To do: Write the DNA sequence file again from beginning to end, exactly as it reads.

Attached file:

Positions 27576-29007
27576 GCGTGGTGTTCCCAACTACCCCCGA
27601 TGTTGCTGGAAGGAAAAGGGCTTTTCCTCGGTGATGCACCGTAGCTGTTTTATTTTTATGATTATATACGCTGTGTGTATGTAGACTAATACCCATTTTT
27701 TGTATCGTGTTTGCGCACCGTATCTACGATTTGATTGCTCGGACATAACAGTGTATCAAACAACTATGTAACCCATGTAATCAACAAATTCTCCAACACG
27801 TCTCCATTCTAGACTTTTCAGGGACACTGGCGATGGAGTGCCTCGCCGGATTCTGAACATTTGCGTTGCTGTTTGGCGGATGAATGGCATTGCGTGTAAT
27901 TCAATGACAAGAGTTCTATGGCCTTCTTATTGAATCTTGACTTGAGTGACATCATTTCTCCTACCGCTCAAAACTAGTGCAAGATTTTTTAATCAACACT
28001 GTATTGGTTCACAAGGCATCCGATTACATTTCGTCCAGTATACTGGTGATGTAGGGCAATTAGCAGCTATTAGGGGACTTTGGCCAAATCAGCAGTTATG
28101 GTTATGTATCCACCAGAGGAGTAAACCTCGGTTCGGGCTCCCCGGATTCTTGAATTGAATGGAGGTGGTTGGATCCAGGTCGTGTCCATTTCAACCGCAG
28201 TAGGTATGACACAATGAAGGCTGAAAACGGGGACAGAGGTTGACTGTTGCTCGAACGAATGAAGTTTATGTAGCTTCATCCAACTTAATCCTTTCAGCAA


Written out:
Positions 27576-29007
27576 GCGTGGTGTTCCCAACTACCCCCGA
27601 TGTTGCTGGAAGGAAAAGGGCTTTTCCTCGGTGATGCACCGTAGCTGTTTTATTTTTATGATTATATACGCTGTGTGTATGTAGACTAATACCCATTTTT
27701 TGTATCGTGTTTGCGCACCGTATCTACGATTTGATTGCTCGGACATAACAGTGTATCAAACAACTATGTAACCCATGTAATCAACAAATTCTCCAACACG
27801 TCTCCATTCTAGACTTTTCAGGGACACTGGCGATGGAGTGCCTCGCCGGATTCTGAACATTTGCGTTGCTGTTTGGCGGATGAATGGCATTGCGTGTAAT
27901 TCAATGACAAGAGTTCTATGGCCTTCTTATTGAATCTTGACTTGAGTGACATCATTTCTCCTACCGCTCAAAACTAGTGCAAGATTTTTTAATCAACACT
28001 GTATTGGTTCACAAGGCATCCGATTACATTTCGTCCAGTATACTGGTGATGTAGGGCAATTAGCAGCTATTAGGGGACTTTGGCCAAATCAGCAGTTATG
28101 GTTATGTATCCACCAGAGGAGTAAACCTCGGTTCGGGCTCCCCGGATTCTTGAATTGAATGGAGGTGGTTGGATCCAGGTCGTGTCCATTTCAACCGCAG
28201 TAGGTATGACACAATGAAGGCTGAAAACGGGGACAGAGGTTGACTGTTGCTCGAACGAATGAAGTTTATGTAGCTTCATCCAACTTAATCCTTTCAGCAA